Search Results

You are looking at 1 - 2 of 2 items for

  • Author: David Buchanan x
Clear All Modify Search
Restricted access

Maria Kosma, David Buchanan and Jan Hondzinski

Despite the exercise benefits, disparities among diverse older adults continue to exist, where African American women have the lowest percentage of any population group in meeting national recommended activity guidelines. Drawing on the philosophical tradition of phronesis (practical reasoning) introduced by Aristotle, we studied perceptions of the exercise value among 14 older African American women. Three themes included: (1) exercise goals (e.g., effort exerted), (2) exercise reasons (e.g., health benefits, enjoyment and convenience, and activity recommendation), and (3) inactivity reasons (e.g., health issues, lack of motivation, and family responsibilities/priorities). Although most women reported being active, only three participants met the Healthy People 2020 guidelines for aerobic and muscle-strengthening activities, while two individuals were inactive. Exercise promoters should consider the values that motivate older African American women to exercise, such as the provision of accessible, nondiscriminatory exercise facilities, and not to exercise, such as concerns about neighborhood safety, in designing programs.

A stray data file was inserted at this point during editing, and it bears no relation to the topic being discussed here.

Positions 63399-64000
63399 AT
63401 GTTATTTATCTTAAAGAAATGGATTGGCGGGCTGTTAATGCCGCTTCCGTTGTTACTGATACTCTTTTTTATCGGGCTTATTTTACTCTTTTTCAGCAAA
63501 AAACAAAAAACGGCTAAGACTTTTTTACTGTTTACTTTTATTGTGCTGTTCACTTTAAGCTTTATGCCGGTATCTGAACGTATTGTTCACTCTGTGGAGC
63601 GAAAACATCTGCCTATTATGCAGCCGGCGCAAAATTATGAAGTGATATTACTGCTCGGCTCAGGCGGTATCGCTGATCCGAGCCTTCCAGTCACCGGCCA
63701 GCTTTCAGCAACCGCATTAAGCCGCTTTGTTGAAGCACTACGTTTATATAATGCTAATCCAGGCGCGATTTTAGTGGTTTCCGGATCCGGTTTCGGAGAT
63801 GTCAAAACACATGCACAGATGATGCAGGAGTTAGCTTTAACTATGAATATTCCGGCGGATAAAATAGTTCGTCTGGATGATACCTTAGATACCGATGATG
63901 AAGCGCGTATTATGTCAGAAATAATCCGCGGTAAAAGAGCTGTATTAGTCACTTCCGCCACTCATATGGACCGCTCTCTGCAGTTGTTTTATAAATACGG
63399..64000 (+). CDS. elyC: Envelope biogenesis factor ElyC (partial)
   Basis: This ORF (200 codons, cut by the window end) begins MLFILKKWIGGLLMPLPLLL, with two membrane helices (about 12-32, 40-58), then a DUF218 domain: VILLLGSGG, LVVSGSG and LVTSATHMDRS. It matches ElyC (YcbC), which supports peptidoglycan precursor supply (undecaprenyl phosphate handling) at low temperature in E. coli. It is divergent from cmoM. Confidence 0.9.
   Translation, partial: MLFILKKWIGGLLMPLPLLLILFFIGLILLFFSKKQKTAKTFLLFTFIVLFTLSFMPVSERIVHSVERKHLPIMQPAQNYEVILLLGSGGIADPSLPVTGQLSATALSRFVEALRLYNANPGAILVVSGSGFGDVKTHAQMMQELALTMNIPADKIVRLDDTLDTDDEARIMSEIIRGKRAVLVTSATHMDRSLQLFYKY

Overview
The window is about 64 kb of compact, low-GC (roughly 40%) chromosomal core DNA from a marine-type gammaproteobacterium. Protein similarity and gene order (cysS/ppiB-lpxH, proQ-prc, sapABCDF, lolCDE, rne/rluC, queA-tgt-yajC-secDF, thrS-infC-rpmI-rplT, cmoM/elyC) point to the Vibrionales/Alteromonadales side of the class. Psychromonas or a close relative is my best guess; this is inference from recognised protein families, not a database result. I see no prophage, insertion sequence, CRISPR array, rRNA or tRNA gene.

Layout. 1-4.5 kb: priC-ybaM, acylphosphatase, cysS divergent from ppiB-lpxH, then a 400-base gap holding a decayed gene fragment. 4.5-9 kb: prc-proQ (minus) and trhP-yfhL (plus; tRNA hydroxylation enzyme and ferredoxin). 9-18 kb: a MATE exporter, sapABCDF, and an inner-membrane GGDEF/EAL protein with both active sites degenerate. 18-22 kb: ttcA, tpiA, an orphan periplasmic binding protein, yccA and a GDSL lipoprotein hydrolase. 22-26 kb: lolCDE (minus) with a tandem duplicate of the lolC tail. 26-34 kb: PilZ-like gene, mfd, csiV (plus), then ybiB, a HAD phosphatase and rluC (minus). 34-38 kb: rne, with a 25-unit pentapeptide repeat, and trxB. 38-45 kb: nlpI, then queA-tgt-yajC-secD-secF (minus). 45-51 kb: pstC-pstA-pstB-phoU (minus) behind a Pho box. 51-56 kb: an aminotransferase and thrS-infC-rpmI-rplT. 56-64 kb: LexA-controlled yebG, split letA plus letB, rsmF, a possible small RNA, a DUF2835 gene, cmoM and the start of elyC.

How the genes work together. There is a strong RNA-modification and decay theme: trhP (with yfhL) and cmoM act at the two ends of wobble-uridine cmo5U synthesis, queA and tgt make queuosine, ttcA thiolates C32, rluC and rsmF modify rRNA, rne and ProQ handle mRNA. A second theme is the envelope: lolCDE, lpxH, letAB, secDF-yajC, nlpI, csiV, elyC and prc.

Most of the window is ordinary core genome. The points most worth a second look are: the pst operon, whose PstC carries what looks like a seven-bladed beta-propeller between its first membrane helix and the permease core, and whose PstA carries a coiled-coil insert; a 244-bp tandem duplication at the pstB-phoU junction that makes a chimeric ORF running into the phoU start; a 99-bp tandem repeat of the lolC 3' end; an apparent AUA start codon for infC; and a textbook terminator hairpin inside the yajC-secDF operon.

Restricted access

Thomas S. Buchanan, David G. Lloyd, Kurt Manal and Thor F. Besier

This paper provides an overview of forward dynamic neuromusculoskeletal modeling. The aim of such models is to estimate or predict muscle forces, joint moments, and/or joint kinematics from neural signals. This is a four-step process. In the first step, muscle activation dynamics govern the transformation from the neural signal to a measure of muscle activation—a time varying parameter between 0 and 1. In the second step, muscle contraction dynamics characterize how muscle activations are transformed into muscle forces. The third step requires a model of the musculoskeletal geometry to transform muscle forces to joint moments. Finally, the equations of motion allow joint moments to be transformed into joint movements. Each step involves complex nonlinear relationships. The focus of this paper is on the details involved in the first two steps, since these are the most challenging to the biomechanician. The global process is then explained through applications to the study of predicting isometric elbow moments and dynamic knee kinetics.